It’s an obvious fact that debt puts a strain on your finances, but what wasn’t known until recently is that it can also put a major strain on your health. According to an Associated Press article, a new AP-AOL poll reveals that the more debt you have, the likelier you are to have chronic medical problems.
According to the piece, current economic situations have increased debt stress by 14 percent since 2004. Paul J. Lavrakas, a research psychologist who analyzed the survey results for AP, says 10 million to 16 million people are suffering terribly from debt, which is likely to be negatively impacting their health. The poll found that those who had higher stress were more likely to have trouble with sleeping and concentration, and “…were more prone to getting upset for no good reason.”
According to the poll, those reporting high-debt stress experienced the following health problems:
- 27 percent had ulcers or digestive tract problems, compared with 8 percent of those with low levels of debt stress.
- 44 percent had migraines or other headaches, compared with 15 percent.
- 29 percent suffered severe anxiety, compared with 4 percent.
- 23 percent had severe depression, compared with 4 percent.
- 6 percent reported heart attacks, double the rate for those with low debt stress.
- 51 percent, had muscle tension, including pain in the lower back. That compared with 31 percent of those with low levels of debt stress.
Lavrakas says it isn’t totally certain that debt stress causes health problems, but says the symptoms reported are generally the result of chronic stress according to other medical research. This is because of the body’s “fight or flight” reaction response, which results in the release of adrenaline and cortisol, a stress hormone. “…That helps you react fast in an emergency, but if the body stays in this high gear too long, those chemicals can wreak physical havoc in numerous systems — everything from a rise in blood pressure and heart rate to problems with memory, mood, digestion, even the immune system,”the article says.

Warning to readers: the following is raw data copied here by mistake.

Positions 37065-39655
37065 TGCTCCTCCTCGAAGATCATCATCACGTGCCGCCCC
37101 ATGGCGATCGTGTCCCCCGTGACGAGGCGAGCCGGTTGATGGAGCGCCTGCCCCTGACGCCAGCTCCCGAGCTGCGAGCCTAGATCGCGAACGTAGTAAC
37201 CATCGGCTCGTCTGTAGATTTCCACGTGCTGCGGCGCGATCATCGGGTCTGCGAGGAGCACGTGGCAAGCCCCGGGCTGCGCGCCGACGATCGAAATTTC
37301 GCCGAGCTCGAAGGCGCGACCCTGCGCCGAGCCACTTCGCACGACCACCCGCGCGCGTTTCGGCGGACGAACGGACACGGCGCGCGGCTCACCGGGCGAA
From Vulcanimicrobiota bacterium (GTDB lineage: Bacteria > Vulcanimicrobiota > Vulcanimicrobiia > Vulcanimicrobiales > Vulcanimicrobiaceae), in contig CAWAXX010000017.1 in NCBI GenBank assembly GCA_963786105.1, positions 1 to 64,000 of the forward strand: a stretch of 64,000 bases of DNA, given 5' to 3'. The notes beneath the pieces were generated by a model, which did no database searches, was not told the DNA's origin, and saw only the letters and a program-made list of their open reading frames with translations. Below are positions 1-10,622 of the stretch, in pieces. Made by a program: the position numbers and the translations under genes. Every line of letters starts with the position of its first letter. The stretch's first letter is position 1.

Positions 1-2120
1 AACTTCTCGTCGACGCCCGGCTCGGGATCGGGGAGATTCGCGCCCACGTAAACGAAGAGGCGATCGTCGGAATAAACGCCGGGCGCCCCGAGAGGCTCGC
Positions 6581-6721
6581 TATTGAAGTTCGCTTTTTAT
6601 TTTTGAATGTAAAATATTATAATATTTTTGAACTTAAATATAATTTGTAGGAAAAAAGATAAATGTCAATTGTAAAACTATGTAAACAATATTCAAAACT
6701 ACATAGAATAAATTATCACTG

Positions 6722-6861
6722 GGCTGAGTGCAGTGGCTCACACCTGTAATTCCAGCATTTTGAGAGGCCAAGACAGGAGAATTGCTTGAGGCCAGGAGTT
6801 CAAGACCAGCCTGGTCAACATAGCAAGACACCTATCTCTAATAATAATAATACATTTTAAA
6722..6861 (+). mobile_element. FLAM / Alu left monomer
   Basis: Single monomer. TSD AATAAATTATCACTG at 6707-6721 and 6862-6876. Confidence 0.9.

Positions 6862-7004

According to the AP article, consumer debt, which is mostly from credit cards, was $800 billion in 2004, but is currently $957 billion. Car loans, mortgages and gas prices are up, as is the part of households’ after-tax income that goes to pay off financial obligations.
The poll found that those least likely to have debt stress are men, retirees, empty nesters, college graduates and Republicans. Those suffering the most from debt stress are upwardly mobile, middle-class families in addition to women, couples with small children, low-income working families, Democrats, and high school graduates with no college education.
Have you encountered any health problems from debt stress?